Today, an international team that includes leader University of Toronto at Mississauga palaeontologist Dr. Robert Reisz and myself announced the discovery of the oldest known dinosaur nesting site, detailed in a article published in the Proceedings of the National Academy of Sciences. Here we document an amazing series of newly discovered dinosaur nests, all found in 195 million year old red rocks of a small road cut in Golden Gate Highlands National Park, in South Africa. This wealth of fossils and the documentation of the environment in which they were laid gives us our first detailed glimpse at dinosaur reproduction early in dinosaur history, and allows us to better constrain the evolution of reproductive traits dinosaurs as a whole.
Like all stories of discovery in palaeontology, this one has a long history. The first eggs from this nesting site were actually discovered by famed South African fossil finder James Kitching in 1977, in the rubble of the freshly constructed road cutting now in Golden Gate Highlands National Park. In 2003, Robert Reisz was shown the eggs. He instantly recognized their significance and borrowed the block for preparation. A year later, expert preparation by Diane Scott had uncovered perfect embryonic skeletons that were unmistakably dinosaurian. They were so well preserved that they could be identified to the sauropodomorph Massospondylus- a 6 meter long plant–eater with a small head, long neck, and long tail. Not only were these by far the oldest know dinosaurs embryos, but the skeletons revealed that Massospondylus started life on four legs and became bipedal as it grew. In 2005, we published our results in the journal Science, and made headlines.
This is where the story of the nesting discovery actually begins- as amazing as the fossil embryos were, they were just an isolated occurrence in 2005. The outstanding quality of the fossils suggested to us that there had to be more eggs hidden in that road cut, and we became determined to find them. In 2006, with the help of a grant from the National Geographic Society, we set out to find more. This first field season was difficult, because it took us a while to figure out just how to find what we were looking for. After three frustrating days of finding nothing, I got to be the lucky one, and made the first big find- the faint outlines of half a dozen eggs in a neat row in the cliff face. After excavating the nest from the hard red rock, work in the lab revealed that I had found an almost complete clutch of 34 eggs, which matched those that contained the Massospondylus embryos exactly.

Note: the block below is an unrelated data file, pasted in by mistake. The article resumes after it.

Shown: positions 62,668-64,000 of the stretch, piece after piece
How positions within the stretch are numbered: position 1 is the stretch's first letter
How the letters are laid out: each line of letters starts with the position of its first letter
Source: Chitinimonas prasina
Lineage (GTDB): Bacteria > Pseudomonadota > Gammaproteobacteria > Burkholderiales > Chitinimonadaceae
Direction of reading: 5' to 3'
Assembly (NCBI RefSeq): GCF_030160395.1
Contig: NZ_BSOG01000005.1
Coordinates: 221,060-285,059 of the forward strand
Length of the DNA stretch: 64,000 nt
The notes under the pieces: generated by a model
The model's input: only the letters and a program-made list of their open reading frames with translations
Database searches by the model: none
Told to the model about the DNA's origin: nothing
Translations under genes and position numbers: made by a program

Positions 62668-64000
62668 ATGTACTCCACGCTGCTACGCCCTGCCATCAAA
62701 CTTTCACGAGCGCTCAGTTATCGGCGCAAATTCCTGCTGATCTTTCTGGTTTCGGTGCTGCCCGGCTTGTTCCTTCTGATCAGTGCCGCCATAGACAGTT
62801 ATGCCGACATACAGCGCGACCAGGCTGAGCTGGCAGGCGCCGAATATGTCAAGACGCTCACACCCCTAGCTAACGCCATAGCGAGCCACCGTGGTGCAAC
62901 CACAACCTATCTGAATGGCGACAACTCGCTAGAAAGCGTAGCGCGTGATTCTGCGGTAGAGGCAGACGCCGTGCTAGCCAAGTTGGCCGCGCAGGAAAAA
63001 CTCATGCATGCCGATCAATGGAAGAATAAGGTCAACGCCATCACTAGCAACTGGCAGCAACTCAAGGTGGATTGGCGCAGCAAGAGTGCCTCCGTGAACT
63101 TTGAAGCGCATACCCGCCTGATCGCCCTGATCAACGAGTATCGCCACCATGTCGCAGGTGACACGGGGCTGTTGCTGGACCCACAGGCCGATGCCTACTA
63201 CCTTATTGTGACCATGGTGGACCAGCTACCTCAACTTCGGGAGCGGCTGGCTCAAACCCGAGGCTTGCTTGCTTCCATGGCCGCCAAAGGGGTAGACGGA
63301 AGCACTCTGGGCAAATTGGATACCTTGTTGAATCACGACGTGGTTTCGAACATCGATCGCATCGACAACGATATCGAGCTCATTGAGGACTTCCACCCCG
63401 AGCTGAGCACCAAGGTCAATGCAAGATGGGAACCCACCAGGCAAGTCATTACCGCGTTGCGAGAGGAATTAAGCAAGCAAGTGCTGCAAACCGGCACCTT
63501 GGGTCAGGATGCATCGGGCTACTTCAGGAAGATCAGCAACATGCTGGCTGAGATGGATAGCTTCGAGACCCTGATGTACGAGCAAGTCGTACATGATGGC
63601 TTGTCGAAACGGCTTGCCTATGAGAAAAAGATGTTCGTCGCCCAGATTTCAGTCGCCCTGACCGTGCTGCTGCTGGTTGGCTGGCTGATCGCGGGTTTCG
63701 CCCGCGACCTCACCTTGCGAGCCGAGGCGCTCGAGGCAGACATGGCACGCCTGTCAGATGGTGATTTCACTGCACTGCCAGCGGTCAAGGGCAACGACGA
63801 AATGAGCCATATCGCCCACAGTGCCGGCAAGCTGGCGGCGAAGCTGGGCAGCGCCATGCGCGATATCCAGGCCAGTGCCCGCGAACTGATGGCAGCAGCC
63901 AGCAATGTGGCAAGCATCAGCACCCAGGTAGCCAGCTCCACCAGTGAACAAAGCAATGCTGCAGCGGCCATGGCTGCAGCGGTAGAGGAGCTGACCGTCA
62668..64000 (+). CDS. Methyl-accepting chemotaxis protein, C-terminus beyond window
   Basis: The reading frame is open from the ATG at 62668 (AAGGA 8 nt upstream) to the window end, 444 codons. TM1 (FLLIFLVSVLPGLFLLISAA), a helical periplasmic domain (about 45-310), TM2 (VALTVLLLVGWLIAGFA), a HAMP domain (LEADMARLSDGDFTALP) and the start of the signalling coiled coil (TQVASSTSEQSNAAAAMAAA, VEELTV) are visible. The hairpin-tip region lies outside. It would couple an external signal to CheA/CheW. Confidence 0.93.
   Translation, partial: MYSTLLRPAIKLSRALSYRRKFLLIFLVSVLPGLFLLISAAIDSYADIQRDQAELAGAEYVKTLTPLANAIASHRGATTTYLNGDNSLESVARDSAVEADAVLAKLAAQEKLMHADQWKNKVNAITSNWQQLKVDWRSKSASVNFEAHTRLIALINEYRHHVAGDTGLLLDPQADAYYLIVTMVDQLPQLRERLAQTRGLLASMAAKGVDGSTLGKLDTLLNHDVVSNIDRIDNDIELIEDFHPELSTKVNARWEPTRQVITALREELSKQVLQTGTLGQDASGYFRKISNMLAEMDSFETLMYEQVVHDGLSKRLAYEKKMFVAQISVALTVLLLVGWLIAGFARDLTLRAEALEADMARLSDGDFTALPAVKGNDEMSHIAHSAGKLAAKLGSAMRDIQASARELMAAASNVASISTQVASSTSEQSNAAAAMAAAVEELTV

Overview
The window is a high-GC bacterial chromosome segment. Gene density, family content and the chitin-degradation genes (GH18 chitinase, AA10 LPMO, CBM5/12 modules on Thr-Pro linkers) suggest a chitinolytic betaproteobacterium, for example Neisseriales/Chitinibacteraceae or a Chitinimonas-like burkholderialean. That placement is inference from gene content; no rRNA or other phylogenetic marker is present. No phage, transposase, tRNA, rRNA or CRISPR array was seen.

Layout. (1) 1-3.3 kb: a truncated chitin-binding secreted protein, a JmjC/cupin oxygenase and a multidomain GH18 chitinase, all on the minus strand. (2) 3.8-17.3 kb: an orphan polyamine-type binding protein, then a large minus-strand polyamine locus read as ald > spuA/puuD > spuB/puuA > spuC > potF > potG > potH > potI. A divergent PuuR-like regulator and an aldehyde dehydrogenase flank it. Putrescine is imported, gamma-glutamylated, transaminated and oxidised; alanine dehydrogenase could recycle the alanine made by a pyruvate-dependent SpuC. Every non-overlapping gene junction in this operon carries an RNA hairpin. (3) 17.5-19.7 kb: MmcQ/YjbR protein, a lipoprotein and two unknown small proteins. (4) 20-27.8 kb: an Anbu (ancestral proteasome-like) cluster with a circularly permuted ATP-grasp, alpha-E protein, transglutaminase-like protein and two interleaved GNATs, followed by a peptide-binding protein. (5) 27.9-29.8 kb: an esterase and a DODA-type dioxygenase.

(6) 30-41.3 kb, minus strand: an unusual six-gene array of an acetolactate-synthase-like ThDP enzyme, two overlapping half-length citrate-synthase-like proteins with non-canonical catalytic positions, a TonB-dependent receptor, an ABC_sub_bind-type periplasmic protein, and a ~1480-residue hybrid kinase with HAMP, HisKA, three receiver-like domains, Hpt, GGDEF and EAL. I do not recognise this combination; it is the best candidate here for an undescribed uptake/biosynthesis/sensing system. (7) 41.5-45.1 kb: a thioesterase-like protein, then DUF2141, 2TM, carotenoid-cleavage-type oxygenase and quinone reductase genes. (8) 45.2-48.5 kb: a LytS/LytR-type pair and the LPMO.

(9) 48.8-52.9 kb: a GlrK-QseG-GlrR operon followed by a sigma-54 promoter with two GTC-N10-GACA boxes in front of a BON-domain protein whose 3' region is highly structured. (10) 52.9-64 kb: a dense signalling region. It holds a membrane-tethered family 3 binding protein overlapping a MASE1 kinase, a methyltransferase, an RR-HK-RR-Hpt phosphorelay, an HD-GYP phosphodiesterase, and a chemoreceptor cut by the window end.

This discovery encouraged us to mount a series of three more expeditions to the small road cut. Now knowing what to look for, we found another 8 nests. Work by our team’s geologist Dr. Eric Roberts showed that all of the nests came from a restricted rock layer, and that the nests were preserved in fine muds resulting from very low energy flood events from a nearby river. The amazing density of nest and their distribution in the rocks showed that Massopondylus mothers laid their eggs close together, perhaps together at the same time in organized colonies, and that the same species used this exact area to lay their eggs year after year.
Just why the dinosaurs used this spot to lay their eggs we may never know, but we can presume that the environmental conditions were just right for this particular species, because it used the site over and over again, over a period of at least several hundred years. Incredibly, our study also uncovered tiny footprints of baby Massospondylus in the nesting horizons, indicating that the babies stuck around the nesting site for some time after hatching. The evolutionary context and size of the egg clutches suggest that it is likely that Massospondylus even cared for its nests and hatched young, at least to the level that crocodiles do today.
How dinosaurs reproduced and cared for their nests and young, has fascinated scientists and the general public since the discovery of dinosaur nests in Mongolia were publicized 90 years ago. The new discoveries reveal the most ancient evidence to date for seemingly complex reproductive behaviors, including the repeated use of a nesting site through time by a single species, which have only been well documented in Late Cretaceous dinosaurs that lived over 100 million years after Massospondylus. Although these discoveries paint an incredible picture of dinosaur life in the Early Jurassic, our knowledge of dinosaur reproduction remains incredibly scant, and many more important discoveries of dinosaur nests are surely on the horizon, and our project in South Africa will continue.